Home prices will fall in 2023, but affordability will be at its worst since 1985, research firm says
By Aarthi Swaminathan
Capital Economics predicts that buyers will gain more power in the housing market next year
Home prices will fall by 8% next year, but high mortgage rates and a possible recession will continue to hurt affordability, a new report says.
In a report published this month, independent research firm Capital Economics warned that sales will slump and housing prices will fall over the coming year.
With lending standards still tight and affordability poised to worsen, consumers should expect their purchasing power to deteriorate even as housing prices fall, the group said.
"Given that we are unlikely to see an improvement in affordability anytime soon, many buyers will be priced out of the market, while others will simply be unwilling to make a purchase," the report stated. "As bidders become scarcer, market power will shift further from sellers to buyers."
Sellers, many of whom now have mortgages with ultralow rates, will be forced to accept lower prices over the next year, the research firm said. After mid-2023, when Capital Economics forecasts home prices to fall by 8% compared with this year, consumers can expect price growth to recover to 2.5% by the end of 2024.
The group also expects mortgage rates to "hold close to 7% over the remainder of next year," which means affordability will be at its worst since 1985.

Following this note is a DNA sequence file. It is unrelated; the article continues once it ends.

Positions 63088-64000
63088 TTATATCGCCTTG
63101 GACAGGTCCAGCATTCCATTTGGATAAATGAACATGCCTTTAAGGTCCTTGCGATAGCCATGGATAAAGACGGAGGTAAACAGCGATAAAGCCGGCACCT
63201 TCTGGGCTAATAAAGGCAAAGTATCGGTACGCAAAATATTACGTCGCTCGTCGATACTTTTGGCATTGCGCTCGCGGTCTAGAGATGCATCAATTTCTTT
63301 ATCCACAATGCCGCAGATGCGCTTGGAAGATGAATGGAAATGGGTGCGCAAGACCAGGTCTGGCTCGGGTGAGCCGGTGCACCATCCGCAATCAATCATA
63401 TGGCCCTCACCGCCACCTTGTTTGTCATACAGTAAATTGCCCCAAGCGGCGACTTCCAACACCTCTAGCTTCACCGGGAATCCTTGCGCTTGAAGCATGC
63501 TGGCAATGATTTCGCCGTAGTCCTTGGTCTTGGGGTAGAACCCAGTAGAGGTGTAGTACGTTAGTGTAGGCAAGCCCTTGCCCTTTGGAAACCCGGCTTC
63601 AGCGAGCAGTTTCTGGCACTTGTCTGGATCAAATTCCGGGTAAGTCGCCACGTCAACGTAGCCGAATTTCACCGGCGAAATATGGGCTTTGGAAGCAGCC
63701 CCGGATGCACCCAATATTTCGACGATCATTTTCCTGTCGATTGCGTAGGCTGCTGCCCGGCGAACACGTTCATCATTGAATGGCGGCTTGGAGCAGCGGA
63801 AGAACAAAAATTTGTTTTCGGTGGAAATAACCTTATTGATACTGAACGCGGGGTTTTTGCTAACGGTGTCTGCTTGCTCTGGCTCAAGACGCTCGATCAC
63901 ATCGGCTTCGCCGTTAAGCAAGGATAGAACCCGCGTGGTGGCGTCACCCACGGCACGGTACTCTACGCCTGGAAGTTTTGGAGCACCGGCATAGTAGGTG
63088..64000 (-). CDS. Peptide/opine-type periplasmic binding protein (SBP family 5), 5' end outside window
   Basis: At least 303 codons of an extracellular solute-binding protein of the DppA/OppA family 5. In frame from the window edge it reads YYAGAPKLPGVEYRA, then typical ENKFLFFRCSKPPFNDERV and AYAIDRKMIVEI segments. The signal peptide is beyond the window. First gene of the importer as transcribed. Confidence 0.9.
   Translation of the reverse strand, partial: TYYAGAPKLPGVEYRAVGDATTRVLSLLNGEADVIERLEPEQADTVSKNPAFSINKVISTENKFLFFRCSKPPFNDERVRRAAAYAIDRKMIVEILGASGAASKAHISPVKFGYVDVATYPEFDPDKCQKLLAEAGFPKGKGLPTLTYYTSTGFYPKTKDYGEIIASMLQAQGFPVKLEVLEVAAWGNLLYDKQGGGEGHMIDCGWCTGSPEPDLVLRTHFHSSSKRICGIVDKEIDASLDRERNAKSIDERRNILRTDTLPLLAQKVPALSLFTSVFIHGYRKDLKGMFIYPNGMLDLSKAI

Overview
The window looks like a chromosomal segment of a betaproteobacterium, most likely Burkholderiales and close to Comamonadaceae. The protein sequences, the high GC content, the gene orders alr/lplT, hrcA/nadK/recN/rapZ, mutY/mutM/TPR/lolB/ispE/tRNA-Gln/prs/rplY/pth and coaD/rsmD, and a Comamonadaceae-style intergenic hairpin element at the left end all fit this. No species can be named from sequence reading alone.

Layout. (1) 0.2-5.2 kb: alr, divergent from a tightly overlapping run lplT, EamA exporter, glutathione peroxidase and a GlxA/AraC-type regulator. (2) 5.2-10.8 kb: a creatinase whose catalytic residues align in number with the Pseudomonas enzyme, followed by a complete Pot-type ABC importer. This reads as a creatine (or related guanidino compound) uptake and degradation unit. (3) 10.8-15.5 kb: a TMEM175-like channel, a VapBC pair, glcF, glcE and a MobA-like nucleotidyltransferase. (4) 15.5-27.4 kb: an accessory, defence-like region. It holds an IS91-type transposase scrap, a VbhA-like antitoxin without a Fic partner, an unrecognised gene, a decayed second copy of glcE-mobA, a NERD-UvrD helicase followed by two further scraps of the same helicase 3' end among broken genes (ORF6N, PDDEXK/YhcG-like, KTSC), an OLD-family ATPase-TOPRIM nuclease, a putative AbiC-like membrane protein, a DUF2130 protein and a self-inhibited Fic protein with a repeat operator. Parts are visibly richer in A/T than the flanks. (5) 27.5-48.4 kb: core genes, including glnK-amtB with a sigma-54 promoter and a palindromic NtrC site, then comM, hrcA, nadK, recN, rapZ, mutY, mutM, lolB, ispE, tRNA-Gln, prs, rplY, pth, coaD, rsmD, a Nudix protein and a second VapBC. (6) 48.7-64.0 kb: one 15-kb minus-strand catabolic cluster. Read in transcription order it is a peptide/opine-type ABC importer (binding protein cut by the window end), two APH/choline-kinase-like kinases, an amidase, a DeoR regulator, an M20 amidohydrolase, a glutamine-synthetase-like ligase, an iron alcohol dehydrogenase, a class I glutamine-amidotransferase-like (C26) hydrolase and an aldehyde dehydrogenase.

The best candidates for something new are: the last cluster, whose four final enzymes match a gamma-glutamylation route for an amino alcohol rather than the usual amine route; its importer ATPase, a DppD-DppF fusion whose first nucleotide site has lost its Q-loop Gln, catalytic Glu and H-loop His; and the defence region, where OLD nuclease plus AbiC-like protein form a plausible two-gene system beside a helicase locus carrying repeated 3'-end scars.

For a median-income household buying a median-priced home, the mortgage payment as a share of income rose to 28.5% in October 2022 from 13.3% in May 2020, the group said.
The median listing price for a home in the U.S. is currently $425,000, up 13% over the last 12 months, according to Realtor.com. (Realtor.com is operated by
Mortgage rates will go back down to 5.75% by the end of 2023, the Capital Economics researchers forecast in the report.
The group also expects that the U.S. economy will fall into a "mild recession" in 2023 and that sales of single-family homes will fall to the lowest level since 2011. It also expects single-family-home starts, or new construction, to fall to the lowest level since 2014. The market will recover in 2024, the report said.
Even though prices are expected to fall, people may still find it hard to afford to buy a home, meaning that more prospective buyers will likely move into the rental market, the report noted.
Some good news: Buyers can expect a surge in new supply next year as builders complete construction on homes, which will prompt rents to fall 0.5% in 2023, the report said.
Got thoughts on the housing market? Write to MarketWatch reporter Aarthi Swaminathan at firstname.lastname@example.org
(END) Dow Jones Newswires
November 29, 2022 10:00 ET (15:00 GMT)
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